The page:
For those tasked with the daily, detailed work of ensuring their organizations’ compliance with data breach notification regulations–particularly in light of the complexity of preparing for new regulations to go into effect, namely GDPR–it could be easy to forget the person in personal data. Speakers from this year’s IAPP Global Privacy Summit reminded us of just how reductive that vantage point can be, touching on the very human element that lies behind every privacy incident.
In the opening keynote, Monica Lewinsky spoke of her experience as “patient zero” of cyberbullying and losing her personal reputation on a global scale, thanks to the early days of the internet and viral news. Her keynote was a compassionate look at the impacts of privacy loss, and the extreme consequences that can result. Though the technology may have changed in the twenty years since she made international news–and the potential for immediate and widespread consequences even greater–the human element has not.
It is no surprise then that, coupled with a rise in malicious and non-malicious personal data breaches, the demand for respect to individual privacy has escalated, and with it increased activity around privacy regulations. New regulations have cropped up in the U.S., including New Mexico’s Data Breach Notification Act enacted last year and South Dakota’s recently-passed data breach notification law. A trend towards more stringent breach notification requirements has emerged as well, most notably the EU GDPR’s 72 hour notification timeline.
This increase in privacy regulations creates heightened complexity for organizations trusted to protect their customers’ personal and sensitive data. As a result, the field of privacy has exploded. GDPR compliance requirements alone are driving the need for roughly 75,000 mandatory Data Protection Officers (DPOs), according to statistics from the IAPP. As Trevor Hughes, president and CEO of the IAPP, pointed out during his opening remarks, while the IAPP global membership has seen strong growth over the last few years, there is a huge delta between the existing number of members (38,000 across 107 countries) and the demand for DPOs. In addition, the American Bar Association recently recognized privacy law as its own specialty, only the 15th speciality to be recognized. With this recognition and immediate demand for privacy officers, Hughes notes that these individuals will not be found in the wild – they must be developed from existing talent within organizations.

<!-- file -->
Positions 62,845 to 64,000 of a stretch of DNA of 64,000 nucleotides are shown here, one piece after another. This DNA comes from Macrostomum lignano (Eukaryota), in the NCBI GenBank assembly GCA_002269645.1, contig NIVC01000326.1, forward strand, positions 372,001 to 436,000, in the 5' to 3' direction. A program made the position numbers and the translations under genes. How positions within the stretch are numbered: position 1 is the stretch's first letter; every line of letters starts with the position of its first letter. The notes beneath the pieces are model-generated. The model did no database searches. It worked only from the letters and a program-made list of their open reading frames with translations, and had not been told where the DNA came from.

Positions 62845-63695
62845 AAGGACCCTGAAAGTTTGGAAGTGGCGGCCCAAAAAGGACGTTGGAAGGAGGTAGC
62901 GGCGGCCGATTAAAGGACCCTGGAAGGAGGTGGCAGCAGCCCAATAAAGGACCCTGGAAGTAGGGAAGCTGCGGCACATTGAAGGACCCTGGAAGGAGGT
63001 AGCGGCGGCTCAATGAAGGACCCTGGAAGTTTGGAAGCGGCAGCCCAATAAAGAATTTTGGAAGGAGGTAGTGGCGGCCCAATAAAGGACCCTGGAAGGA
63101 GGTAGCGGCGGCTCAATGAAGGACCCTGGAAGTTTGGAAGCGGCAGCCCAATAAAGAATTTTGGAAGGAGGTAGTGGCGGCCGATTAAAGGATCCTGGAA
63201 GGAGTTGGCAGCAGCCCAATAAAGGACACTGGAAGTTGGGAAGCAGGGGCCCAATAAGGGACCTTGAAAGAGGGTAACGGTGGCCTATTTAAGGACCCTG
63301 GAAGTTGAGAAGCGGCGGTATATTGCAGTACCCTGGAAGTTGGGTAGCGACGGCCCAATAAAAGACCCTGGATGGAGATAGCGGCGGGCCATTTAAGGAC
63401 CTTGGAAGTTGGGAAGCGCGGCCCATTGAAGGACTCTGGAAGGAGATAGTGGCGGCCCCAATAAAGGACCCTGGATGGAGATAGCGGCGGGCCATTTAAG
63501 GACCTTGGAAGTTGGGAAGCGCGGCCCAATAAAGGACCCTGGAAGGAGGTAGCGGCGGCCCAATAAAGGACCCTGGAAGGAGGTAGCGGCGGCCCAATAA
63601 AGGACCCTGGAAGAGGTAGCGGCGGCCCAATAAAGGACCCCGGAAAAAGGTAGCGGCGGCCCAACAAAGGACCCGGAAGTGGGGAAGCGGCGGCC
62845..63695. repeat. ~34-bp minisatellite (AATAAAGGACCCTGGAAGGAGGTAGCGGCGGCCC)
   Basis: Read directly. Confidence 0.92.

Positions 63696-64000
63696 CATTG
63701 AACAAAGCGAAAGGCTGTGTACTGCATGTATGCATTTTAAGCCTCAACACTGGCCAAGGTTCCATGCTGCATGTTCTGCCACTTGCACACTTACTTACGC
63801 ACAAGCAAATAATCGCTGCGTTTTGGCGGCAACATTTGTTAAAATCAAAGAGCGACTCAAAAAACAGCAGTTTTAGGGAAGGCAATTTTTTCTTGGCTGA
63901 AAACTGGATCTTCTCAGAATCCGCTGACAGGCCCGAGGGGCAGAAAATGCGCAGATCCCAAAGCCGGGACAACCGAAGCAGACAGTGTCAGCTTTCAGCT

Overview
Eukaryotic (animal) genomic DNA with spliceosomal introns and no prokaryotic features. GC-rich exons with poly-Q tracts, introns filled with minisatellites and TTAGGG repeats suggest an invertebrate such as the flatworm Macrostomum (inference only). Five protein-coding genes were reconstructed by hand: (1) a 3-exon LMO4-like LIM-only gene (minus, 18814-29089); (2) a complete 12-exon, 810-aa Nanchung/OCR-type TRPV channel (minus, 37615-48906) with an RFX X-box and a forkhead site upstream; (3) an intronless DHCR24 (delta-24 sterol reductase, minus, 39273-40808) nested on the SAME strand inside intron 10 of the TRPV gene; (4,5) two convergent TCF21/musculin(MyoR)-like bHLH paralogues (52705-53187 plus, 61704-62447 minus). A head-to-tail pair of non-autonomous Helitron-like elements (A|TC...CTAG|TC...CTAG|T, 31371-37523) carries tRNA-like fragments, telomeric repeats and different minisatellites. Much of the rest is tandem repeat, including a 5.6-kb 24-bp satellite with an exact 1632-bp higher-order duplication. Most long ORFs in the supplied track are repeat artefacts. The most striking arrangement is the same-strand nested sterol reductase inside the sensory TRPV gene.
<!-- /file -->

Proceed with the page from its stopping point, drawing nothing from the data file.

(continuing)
Hughes also emphasized that the work of privacy officers is deeply human. This was echoed in comments made by Helen Dixon, Commissioner, Office of the Data Protection Commissioner (ODPC) of Ireland, in the standing-room only session about GDPR, moderated by Ruth Boardman, Co-head, International Data Protection Practice at Bird & Bird. Understandably, organizations are concerned with the practicalities of preparing for GDPR, including the potential impact of GDPR’s hefty fines for noncompliance. Dixon reminded us that these fines are in place to help drive compliance and ultimately to ensure we do the important work of protecting the fundamental privacy rights of individuals. She also shared that the most common complaints from individuals received by the ODPC (over 50% of complaints) relate to subject access requests, which are very personal and specific to individual use of personal data.
Finally, Birgit Sippel, MEP, Group of the Progressive Alliance of Socialists and Democrats, and rapporteur for the EU’s new ePrivacy Regulation (ePR), talked about the underpinnings of the regulation, which would govern electronic communications and complement the GDPR. As Sippel stated, prior consent for tracking a user online has been a legal gray zone – until GDPR. Under the GDPR, consent must be freely given, specific, and informed, and the same principles would apply to the ePR, protecting individuals’ fundamental rights online. As Sippel emphatically stated about the ePR—a thought that can be applied to the intent of privacy regulation overall—“ePrivacy is about freedom, justice, and equality as basic principles for a free and democratic society.”